MEDINA — As autumn winds begin to rattle through brittle leaves and the moon rises like a cold silver dollar in the darkening sky, curling up with a good murder mystery and a cup of hot tea can keep the chill at bay.
That goes for a night at the theater, too — minus the tea — and the Medina Show Biz Company production of Agatha Christie’s “And Then There Were None” offers an evening of clues and clever characters to drink up.
The curtain rises at 8 p.m. Friday, Oct. 17, 23 and 24 and 2 p.m. Oct.
18 and 25 at Broadway Street Hall, Medina County Administration Building, 144 N. Broadway.
Cast members Steve Ryan and Amanda Clements of “And Then There Were None,” a murder mystery being presented by the Medina Show Biz Company, go through their paces Sept. 29 at St. Matthew Lutheran Church. (Judy A. Totts/Gazette)
Sandi Harris, production coordinator, said there were several theories about the title morphing from Christie’s original “Ten Little Indians” to “And Then There Were None,” ranging from being more politically correct to a name change instituted by a new publishing company taking over the rights, “but no one seems to know for sure,” Harris said.
What she did know was the cast had embraced the play’s action, which brings eight people together in a manor house on an island at the invitation of an unknown nemesis. As the plot unfolds, a mysterious recording proclaims each guest is guilty of murder — and each must pay for the crime.
Regardless of the title, the story has remained fresh. Its characters are being brought to life by a cast under the direction of 30-year theater veteran Frank Lucas, who works with professional and community groups.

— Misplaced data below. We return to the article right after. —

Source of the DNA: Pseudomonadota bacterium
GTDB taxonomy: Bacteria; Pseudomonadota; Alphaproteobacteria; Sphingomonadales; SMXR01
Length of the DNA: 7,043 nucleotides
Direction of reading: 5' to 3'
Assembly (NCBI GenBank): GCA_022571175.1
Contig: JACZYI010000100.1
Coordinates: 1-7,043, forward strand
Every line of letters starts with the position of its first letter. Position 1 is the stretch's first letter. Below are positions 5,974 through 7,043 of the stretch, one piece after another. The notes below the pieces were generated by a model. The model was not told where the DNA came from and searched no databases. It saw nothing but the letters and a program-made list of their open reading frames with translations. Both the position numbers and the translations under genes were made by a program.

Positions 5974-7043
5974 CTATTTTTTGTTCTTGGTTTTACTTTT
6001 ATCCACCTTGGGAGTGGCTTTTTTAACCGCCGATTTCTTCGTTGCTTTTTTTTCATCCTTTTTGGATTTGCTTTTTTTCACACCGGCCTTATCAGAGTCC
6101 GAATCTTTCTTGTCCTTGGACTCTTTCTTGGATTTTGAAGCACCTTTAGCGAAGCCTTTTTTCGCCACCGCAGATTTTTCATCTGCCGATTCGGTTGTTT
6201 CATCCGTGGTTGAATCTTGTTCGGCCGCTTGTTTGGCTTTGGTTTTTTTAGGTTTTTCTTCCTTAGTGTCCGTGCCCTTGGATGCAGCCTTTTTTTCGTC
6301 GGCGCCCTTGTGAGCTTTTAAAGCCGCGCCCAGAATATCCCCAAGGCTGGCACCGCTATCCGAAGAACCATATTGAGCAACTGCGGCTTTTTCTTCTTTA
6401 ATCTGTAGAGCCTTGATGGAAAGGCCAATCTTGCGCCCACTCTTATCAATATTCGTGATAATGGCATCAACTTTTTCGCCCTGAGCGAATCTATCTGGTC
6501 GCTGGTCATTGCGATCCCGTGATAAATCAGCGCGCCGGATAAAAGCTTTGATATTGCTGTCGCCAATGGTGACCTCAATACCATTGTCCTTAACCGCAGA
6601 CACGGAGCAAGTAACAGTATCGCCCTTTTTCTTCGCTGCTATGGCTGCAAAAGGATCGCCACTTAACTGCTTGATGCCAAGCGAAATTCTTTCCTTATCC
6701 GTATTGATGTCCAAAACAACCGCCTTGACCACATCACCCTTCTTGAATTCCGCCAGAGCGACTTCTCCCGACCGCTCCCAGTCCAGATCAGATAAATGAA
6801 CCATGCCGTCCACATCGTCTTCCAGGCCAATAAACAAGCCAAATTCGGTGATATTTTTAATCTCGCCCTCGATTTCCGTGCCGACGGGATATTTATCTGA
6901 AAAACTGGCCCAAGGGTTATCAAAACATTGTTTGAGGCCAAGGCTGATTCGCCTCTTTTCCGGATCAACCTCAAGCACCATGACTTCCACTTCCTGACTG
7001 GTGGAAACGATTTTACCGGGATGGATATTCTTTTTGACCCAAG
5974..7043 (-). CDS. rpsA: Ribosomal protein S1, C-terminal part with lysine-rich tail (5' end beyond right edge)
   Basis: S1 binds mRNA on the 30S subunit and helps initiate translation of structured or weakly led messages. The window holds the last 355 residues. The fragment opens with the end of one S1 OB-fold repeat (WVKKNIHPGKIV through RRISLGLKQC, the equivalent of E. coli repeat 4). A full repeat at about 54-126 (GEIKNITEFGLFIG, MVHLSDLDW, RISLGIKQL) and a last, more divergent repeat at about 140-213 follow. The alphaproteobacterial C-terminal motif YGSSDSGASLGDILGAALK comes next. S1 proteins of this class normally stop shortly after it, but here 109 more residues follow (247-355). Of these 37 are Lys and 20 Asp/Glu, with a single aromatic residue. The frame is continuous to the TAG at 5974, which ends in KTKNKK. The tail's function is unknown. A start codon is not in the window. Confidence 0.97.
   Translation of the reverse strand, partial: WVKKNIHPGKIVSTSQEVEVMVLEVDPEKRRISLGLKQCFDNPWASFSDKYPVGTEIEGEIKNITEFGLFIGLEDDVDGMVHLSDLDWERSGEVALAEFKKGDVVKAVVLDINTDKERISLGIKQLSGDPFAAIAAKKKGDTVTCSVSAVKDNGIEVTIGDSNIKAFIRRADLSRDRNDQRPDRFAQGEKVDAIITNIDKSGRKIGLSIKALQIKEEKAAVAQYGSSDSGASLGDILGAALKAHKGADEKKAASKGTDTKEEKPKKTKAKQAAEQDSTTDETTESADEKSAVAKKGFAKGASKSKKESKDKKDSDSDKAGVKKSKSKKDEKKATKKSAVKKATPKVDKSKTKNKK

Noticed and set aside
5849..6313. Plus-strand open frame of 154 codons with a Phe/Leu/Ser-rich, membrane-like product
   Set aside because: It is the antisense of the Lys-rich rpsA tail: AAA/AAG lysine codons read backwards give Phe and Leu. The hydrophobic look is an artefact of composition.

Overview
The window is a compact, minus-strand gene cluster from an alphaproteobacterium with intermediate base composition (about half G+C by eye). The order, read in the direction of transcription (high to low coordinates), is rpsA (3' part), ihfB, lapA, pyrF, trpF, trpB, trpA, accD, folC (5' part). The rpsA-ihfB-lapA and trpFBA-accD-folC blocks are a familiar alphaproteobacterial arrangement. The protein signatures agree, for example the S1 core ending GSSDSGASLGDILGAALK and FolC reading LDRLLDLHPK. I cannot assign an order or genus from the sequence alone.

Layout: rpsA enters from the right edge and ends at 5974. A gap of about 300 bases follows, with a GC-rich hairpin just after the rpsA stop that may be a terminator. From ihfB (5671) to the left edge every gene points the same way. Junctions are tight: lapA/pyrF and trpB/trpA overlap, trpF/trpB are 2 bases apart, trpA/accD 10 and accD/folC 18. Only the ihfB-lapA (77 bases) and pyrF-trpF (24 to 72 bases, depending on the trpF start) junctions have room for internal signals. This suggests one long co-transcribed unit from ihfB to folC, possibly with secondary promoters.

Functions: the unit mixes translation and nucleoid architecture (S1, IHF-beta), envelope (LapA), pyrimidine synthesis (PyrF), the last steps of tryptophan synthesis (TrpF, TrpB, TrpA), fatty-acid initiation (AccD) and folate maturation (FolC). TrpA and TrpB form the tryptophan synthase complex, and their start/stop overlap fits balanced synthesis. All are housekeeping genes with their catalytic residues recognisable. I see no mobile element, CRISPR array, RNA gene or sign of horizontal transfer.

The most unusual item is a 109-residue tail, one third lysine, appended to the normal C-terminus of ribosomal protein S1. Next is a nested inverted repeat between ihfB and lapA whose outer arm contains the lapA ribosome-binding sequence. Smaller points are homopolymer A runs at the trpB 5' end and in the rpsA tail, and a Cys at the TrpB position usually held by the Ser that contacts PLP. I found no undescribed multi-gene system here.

To encourage the cast to fully experience their characters and develop depth of performance, Lucas suggested they study specific actors starring in films set in the 1940s, like Alec Guinness in “Bridge on the River Kwai” as well as the likes of Bette Davis and Maggie Smith, to see how they approached their roles.
“Instead of describing all the layers, this gives them the opportunity to see it,” Lucas said. “I want them to see the attitude Guinness brought
to the stuffy, British major general, Charles Laughton’s pompousness.
This play won’t work unless you believe these are real people. You watch the movies, study the actors, emulate them. It’s a useful tool.”
“I’ve never played a manservant before,” said Charlie Richards, who portrays Mr. Rogers, a “parlor man, deft, specious and shifty. I’m used to playing more boisterous parts.” Lucas assigned Alan Hale Sr. as Richards’ role model.
They abandoned British accents, opting for a more natural tone rather than a motley mix of lingo as the rehearsals continued.
Lucas, who directed “The Boys Next Door” for Show Biz about two years ago, said the greatest challenge in putting on a murder mystery is to keep the audience guessing.
“The play is structured in such a way that the clues are there, but the actors have to be careful not to send a signal to the audience too soon,” he said. “This is a very intricate production. Preparation goes way beyond directing the play, making sure everyone knows their lines, the blocking.”
Harris said the director goes through the play two pages at a time, picking apart each nuance, each movement, each inflection to draw as much as possible out of the cast and milk the most out of the dialogue.
Lucas said he thought the actors have come together strongly as a unit.
“This is a good cast; they’re tying all the pieces together,” he said.
Tickets are $14 for adults and $11 for seniors and students, and are available at Buehler’s locations, by phone or at the door. For information, call (330) 722-5776 or go to www.medinashow